• In my day-to-day perceptions and attitudes: When
have I made assumptions about or failed to
give the benefit of the doubt to those with
whom I disagree? When have I presumed
others’ intentions or experiences before even
hearing their stories or experiences? When
have I valued my political affiliation or party
more than my identity as a disciple of Christ
who is called to model love and charity, even
in civil discourse?
I have occasionally suggested that Twitter was disastrous to American public discourse, because its character limits were just enough to say something biting or snide but not nearly long enough to discuss an issue in depth. There's a broader point they're getting at, though, as to how we ought to behave towards each other in the public square.

To the Editor

The New York Review of Books refused to publish this letter from rural poet, novelist, and essayist Wendell Berry, so he turned to the publication Barn Raiser. The letter has intemperate moments, but is nevertheless a letter whose basic rightness is obvious to me as a fellow rural person with a bent towards reading and writing.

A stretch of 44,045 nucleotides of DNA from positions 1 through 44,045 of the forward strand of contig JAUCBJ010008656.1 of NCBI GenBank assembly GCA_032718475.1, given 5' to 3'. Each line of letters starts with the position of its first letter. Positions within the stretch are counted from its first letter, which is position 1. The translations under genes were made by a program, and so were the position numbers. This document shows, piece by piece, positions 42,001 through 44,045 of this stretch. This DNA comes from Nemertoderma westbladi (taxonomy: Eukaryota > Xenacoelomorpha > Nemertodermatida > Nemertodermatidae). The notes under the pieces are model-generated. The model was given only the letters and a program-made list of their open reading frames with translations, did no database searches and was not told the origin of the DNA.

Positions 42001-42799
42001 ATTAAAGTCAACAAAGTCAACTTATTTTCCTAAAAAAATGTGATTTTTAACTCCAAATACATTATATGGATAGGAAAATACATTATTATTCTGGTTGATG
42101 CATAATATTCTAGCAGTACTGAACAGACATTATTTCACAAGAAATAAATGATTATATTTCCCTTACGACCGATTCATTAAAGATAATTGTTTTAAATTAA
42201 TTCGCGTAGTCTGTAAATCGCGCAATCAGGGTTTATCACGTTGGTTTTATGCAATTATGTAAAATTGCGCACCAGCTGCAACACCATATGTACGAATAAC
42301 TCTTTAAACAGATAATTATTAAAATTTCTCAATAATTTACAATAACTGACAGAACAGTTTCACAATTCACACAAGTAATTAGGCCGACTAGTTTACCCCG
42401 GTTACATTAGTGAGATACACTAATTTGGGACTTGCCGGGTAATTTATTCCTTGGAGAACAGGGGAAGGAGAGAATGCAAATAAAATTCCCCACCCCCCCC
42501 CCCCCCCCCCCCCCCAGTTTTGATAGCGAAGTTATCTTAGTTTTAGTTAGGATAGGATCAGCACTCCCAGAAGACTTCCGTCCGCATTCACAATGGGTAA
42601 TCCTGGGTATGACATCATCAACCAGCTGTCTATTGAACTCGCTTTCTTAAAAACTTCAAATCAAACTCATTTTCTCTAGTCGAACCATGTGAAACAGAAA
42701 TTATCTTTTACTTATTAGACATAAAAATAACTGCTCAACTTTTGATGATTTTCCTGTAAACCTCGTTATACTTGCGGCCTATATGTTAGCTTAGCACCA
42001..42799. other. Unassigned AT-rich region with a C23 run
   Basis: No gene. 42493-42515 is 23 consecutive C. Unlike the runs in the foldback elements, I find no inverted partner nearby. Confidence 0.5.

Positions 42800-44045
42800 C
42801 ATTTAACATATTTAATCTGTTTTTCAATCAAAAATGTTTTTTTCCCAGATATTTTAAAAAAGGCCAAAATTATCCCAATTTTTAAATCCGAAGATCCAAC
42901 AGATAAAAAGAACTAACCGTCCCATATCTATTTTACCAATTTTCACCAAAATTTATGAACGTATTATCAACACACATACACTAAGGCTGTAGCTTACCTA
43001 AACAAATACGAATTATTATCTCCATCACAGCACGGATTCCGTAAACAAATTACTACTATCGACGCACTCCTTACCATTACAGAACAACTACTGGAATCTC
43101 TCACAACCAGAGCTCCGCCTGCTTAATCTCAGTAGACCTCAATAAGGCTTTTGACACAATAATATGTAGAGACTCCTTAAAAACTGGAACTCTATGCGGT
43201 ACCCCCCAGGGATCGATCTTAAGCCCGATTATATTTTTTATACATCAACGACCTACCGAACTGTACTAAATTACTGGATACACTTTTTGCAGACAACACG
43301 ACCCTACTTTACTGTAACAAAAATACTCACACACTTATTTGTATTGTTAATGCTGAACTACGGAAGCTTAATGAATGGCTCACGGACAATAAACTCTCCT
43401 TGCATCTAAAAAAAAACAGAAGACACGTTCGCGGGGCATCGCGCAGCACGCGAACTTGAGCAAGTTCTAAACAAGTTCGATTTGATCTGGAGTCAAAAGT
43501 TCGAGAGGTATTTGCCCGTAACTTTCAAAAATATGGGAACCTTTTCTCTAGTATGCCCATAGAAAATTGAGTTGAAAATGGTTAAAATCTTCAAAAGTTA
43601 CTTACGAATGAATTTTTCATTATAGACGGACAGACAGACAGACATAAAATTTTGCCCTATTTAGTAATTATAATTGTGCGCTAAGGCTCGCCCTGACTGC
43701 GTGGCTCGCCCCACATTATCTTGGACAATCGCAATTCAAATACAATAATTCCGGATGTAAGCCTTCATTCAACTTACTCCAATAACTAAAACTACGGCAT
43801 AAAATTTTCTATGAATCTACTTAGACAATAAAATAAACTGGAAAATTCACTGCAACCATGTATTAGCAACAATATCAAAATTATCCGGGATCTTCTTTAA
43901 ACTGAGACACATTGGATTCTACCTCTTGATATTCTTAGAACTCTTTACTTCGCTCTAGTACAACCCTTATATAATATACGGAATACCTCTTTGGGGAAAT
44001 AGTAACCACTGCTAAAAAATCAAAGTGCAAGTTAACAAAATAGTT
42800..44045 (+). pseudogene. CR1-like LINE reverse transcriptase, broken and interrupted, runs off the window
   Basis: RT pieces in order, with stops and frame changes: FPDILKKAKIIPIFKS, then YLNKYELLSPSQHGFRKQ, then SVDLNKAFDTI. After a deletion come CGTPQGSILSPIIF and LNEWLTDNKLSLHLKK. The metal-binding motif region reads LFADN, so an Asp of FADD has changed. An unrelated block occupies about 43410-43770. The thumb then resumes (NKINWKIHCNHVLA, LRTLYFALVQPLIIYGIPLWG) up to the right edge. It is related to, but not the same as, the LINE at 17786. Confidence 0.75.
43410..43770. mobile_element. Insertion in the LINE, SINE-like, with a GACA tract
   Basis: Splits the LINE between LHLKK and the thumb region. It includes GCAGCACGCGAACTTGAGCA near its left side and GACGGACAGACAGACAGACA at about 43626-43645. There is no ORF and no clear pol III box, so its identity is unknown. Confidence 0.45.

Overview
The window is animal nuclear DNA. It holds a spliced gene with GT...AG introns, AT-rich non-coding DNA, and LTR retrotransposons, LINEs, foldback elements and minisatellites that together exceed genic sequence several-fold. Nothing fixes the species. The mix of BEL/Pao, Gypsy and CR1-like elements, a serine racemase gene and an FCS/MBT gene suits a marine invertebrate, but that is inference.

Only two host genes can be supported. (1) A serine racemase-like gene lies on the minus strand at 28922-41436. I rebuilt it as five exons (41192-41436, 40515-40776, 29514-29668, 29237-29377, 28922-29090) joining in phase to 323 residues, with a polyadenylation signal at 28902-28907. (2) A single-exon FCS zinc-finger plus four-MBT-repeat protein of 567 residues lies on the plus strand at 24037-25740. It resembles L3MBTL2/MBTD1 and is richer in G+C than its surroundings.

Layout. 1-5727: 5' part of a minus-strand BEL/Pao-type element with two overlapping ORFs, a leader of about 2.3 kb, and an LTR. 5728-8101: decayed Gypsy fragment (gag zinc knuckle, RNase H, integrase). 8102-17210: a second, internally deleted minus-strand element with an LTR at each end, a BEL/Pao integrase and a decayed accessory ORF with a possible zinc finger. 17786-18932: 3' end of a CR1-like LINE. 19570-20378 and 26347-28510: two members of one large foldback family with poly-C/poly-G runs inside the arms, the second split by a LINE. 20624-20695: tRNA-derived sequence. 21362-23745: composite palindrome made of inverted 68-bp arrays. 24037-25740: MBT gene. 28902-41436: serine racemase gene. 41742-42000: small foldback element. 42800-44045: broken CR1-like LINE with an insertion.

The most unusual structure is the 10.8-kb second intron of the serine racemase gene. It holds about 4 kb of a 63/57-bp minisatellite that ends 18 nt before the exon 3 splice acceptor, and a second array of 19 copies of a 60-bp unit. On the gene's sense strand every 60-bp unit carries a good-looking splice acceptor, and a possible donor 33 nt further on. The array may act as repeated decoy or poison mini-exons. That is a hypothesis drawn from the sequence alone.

I believe I have given a fair representation of the plight of rural America, a land of worsening problems that it did not cause and cannot solve, from which urban America derives its food, clothing, and shelter, plus “raw materials.” For these necessary things rural America receives prices set in urban America. For the manufactured goods returned to it, rural America pays prices set in urban America. 
This rural America Mr. Burns treats as an enemy country, “rural and white,” inhabited... by “working-class voters who feel victimized by a distant and dysfunctional government, by wealthy elites, by nefarious foreign regimes, and all-powerful multinational corporations.”
The relationship between urban and rural Americans is much more like a colonial one than many relationships criticized by intellectuals under the heading of "colonialism." 

As he goes on to point out, the only things really keeping it from becoming formally colonial at the Federal level -- and thus intolerable on the original principles of the Declaration of Independence -- are structural features like the Senate that insist on ensuring that rural areas can't just be ignored completely. These are the very features that the New York Review of Books had been advocating to remove. 

At the state level, the relationship is already fully colonial: decisions are made in Capital City, in the interest of Capital City, paid for with taxes and built with resources extracted from the whole state. Similar state-level protections for rural populations were a normal feature of our politics from the Founding until 1964. In that year the Warren-led Supreme Court of the United States ruled such protections unconstitutional, somehow, even though they were formally in both the Federal and state constitutions. 

Threat Estimation